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People 1 minute 10 December 2018

The First Day I Got My Michelin Stars: Junoon's Akshay Bhardwaj

We get the world's most celebrated chefs to spill what it was like when they got their first Michelin stars.

First Day I Got My Stars

Akshay Bhardwaj grew up eating homemade Indian food prepared by his mother. Couple this with his father being a restaurateur, Bhardwaj found himself drawn to the restaurant industry at an early age. Though he started studying business at university, he found himself in the kitchen of Junoon in 2012 as an apprentice, and he has worked for the restaurant group ever since, including a brief stint at the Dubai location.

"The talented kitchen is particularly adept at bringing out contrasting flavors and textures in myriad dishes," say inspectors of Junoon, which has held a Michelin star since its opening in 2010. Bhardwaj reached the top of the ranks when he was promoted to executive chef in 2017, allowing him to continue to push the boundaries of Indian cooking and share his food with the world.

What was your first encounter with the MICHELIN Guide?
My first encounter with the MICHELIN Guide was working as a line cook in 2012 as we received one star for that year.

What were your thoughts when you knew you received a star?
A wave of emotions hit me this year when I found out that we got our star. I was very thankful for my entire staff for their sacrifices and hard work over the course of the year.

How did you celebrate?
We celebrated the star by having a party for the staff to show our appreciation to them.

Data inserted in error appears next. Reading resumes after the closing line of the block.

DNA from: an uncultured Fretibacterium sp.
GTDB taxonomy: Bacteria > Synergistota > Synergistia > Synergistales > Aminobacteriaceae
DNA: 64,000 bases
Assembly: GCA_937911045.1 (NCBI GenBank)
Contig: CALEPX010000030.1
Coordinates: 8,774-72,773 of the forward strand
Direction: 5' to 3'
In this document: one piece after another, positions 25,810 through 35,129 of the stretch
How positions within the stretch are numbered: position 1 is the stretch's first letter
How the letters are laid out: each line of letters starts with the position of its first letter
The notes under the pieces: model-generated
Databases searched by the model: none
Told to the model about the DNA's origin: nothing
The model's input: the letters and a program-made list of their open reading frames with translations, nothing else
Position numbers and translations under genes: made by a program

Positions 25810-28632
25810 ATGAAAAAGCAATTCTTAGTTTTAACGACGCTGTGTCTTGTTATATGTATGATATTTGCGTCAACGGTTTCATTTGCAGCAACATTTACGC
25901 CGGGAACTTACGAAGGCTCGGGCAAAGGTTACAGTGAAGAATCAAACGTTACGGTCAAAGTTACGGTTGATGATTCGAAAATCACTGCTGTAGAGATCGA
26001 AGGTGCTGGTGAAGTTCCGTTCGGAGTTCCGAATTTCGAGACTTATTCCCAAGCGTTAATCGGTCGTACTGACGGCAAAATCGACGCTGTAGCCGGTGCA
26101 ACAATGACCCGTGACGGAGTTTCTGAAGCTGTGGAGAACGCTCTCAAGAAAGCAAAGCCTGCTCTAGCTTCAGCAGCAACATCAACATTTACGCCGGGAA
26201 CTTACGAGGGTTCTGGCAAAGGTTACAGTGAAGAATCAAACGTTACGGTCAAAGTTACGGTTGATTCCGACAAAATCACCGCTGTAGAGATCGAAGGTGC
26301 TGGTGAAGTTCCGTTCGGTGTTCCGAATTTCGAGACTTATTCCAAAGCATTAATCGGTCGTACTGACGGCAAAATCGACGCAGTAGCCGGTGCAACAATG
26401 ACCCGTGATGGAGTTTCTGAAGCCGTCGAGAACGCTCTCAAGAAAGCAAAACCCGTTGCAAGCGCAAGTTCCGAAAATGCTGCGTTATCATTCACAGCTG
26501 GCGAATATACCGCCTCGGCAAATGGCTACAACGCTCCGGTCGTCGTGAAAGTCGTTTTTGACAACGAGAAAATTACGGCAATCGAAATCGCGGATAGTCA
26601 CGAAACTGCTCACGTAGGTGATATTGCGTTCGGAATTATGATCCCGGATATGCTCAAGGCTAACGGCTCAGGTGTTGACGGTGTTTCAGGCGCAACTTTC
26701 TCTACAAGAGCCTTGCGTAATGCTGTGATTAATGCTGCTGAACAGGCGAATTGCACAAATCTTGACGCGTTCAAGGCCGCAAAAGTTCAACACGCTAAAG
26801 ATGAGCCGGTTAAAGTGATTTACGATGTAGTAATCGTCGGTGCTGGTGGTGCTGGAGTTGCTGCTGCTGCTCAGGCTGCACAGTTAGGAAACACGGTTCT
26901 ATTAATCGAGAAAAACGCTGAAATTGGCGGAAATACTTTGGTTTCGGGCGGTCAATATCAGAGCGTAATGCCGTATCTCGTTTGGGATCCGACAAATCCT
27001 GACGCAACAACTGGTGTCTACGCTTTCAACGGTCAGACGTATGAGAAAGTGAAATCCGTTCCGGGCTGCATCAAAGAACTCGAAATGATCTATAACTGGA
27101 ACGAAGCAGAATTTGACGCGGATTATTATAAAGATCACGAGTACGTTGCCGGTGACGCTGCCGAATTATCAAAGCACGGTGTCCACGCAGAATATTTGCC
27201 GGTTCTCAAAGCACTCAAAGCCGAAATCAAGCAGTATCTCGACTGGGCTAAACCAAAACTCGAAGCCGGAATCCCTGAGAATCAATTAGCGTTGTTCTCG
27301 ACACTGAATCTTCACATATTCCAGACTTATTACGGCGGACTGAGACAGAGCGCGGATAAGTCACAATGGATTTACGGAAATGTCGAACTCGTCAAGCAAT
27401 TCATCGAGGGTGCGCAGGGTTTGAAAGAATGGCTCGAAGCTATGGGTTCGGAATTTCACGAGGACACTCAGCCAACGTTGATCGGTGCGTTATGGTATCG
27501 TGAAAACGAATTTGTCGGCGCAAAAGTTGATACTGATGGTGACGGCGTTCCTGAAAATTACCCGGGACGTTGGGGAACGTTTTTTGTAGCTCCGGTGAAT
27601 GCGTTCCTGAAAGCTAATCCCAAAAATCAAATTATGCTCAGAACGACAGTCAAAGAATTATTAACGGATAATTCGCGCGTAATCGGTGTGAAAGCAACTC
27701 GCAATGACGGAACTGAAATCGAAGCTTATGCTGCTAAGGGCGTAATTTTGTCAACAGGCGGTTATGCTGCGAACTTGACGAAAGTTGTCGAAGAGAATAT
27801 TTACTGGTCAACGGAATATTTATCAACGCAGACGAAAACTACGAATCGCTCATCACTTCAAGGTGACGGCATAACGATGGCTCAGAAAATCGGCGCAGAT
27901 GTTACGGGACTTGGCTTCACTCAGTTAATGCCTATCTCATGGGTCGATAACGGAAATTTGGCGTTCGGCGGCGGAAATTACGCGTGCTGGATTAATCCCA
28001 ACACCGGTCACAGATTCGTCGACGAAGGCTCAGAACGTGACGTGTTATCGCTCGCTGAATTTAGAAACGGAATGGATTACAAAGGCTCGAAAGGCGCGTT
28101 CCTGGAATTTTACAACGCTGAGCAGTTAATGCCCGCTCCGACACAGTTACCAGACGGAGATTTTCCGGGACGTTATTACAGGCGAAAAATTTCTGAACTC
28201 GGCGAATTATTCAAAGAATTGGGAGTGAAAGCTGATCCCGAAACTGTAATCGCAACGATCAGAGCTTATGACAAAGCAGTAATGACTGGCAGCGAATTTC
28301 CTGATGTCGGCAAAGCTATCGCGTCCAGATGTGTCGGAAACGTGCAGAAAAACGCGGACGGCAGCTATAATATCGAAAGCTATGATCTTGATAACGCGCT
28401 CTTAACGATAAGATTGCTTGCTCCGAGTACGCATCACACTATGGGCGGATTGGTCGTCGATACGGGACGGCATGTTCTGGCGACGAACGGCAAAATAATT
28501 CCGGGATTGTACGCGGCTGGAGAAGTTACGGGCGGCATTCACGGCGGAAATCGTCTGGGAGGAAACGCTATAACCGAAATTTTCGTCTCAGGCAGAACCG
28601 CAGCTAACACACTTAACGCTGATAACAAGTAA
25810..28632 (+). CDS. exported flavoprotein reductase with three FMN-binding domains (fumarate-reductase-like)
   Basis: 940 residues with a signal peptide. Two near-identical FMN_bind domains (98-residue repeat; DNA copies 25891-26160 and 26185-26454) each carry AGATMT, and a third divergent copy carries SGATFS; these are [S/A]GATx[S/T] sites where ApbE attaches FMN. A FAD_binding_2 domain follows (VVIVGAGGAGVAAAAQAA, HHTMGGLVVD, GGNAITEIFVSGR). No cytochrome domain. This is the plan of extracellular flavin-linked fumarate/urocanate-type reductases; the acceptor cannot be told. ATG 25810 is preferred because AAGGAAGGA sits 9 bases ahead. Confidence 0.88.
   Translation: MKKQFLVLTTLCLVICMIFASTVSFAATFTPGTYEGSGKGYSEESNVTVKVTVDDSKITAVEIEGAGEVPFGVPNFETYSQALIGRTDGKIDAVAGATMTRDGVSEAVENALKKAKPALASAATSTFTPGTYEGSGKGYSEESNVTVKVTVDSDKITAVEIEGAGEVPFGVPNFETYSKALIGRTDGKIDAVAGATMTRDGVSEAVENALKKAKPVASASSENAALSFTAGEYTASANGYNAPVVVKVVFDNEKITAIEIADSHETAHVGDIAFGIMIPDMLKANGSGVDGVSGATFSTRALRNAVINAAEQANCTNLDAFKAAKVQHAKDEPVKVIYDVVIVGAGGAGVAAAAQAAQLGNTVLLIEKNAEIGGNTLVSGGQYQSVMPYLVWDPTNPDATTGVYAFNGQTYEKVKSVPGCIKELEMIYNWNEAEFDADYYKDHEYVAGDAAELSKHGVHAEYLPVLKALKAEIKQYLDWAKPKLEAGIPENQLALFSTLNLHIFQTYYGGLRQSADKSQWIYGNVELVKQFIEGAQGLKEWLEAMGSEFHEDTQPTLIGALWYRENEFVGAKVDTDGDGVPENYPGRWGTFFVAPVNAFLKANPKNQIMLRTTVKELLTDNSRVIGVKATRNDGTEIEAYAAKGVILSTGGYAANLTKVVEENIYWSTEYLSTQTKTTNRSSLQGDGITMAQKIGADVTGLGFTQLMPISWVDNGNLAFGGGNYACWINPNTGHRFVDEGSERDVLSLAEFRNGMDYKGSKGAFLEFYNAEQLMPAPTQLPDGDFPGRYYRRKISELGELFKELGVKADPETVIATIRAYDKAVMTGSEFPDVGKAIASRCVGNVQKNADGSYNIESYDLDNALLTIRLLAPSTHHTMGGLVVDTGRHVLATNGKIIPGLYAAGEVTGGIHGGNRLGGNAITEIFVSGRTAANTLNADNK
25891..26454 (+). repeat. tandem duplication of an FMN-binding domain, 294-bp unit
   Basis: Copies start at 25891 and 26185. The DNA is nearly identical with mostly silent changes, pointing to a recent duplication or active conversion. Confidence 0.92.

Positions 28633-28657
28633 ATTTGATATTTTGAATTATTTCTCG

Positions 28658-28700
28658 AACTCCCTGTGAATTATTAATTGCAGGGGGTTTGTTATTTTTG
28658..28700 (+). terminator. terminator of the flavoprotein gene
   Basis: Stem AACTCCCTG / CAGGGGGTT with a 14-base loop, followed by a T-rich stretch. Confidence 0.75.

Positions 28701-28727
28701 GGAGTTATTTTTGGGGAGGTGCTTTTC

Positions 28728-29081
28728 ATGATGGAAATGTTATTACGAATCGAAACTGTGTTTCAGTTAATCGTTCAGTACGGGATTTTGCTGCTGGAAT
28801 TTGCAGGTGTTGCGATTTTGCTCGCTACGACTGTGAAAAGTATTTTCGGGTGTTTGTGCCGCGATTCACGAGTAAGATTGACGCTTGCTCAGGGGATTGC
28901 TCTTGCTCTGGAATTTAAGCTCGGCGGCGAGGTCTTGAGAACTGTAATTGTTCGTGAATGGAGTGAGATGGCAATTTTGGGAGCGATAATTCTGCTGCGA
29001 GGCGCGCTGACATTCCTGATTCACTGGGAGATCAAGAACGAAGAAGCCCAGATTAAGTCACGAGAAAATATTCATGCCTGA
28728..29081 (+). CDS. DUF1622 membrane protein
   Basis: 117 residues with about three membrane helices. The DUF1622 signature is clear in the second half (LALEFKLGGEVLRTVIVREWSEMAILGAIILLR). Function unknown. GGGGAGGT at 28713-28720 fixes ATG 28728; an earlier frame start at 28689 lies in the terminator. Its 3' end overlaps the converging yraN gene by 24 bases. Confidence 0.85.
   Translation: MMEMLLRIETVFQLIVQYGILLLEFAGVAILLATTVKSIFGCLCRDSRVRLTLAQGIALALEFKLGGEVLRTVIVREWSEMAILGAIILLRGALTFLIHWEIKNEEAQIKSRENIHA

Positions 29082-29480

How much influence/inspiration does the MICHELIN Guide have on your career?
The MICHELIN Guide is something that every top chef and restaurateur knows about and has been featured in. The history of the guide is unmatched when it comes to the culinary world so it has been one of my goals to be recognized by them.

How will having a star change the direction of your restaurant?
There is a lot of responsibility that comes with having a star as diners come expecting a certain standard of excellence, so you can never have an off service. There is constant pressure 365 days a year to deliver a memorable experience for our guests.

What advice do you have for young chefs aiming for Michelin stars?
My advice is to make sure you are surrounded by a team who equally believe in both your short term and long term ambitions as you cannot do it on your own at a sustainable level. Aim to serve the best possible food you can produce day in and day out and strive for consistently great services. Keep a sharp eye for details and don't chase after stars—chase knowledge and techniques and the rest will come in time.

Photos courtesy of Junoon.

People

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